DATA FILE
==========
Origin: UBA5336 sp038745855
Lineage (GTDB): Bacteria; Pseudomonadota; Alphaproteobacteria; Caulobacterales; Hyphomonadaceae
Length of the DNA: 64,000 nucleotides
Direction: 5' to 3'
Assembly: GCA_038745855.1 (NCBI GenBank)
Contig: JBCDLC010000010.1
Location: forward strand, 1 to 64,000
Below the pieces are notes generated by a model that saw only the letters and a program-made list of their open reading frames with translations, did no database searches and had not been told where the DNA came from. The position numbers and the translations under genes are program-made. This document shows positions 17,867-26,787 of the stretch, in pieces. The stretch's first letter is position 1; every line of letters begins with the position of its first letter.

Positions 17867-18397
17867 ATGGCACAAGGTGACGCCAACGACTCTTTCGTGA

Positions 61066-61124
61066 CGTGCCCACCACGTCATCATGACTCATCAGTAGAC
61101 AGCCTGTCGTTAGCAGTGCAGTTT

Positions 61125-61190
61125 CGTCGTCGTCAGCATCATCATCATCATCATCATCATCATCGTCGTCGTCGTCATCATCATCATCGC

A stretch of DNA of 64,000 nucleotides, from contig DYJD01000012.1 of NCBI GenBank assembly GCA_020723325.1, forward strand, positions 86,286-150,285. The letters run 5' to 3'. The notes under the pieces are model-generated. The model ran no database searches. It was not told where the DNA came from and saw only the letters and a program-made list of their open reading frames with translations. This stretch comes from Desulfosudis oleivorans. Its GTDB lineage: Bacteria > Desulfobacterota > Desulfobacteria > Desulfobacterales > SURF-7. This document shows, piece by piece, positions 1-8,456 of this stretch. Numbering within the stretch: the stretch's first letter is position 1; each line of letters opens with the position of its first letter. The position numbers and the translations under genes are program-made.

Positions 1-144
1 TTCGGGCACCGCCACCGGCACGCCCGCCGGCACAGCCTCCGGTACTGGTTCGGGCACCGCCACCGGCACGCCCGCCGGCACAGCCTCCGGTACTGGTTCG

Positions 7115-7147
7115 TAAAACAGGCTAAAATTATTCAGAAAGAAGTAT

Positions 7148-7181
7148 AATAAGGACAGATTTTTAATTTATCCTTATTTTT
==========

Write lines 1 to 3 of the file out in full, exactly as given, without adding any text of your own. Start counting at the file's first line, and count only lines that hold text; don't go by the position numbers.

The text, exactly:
Origin: UBA5336 sp038745855
Lineage (GTDB): Bacteria; Pseudomonadota; Alphaproteobacteria; Caulobacterales; Hyphomonadaceae
Length of the DNA: 64,000 nucleotides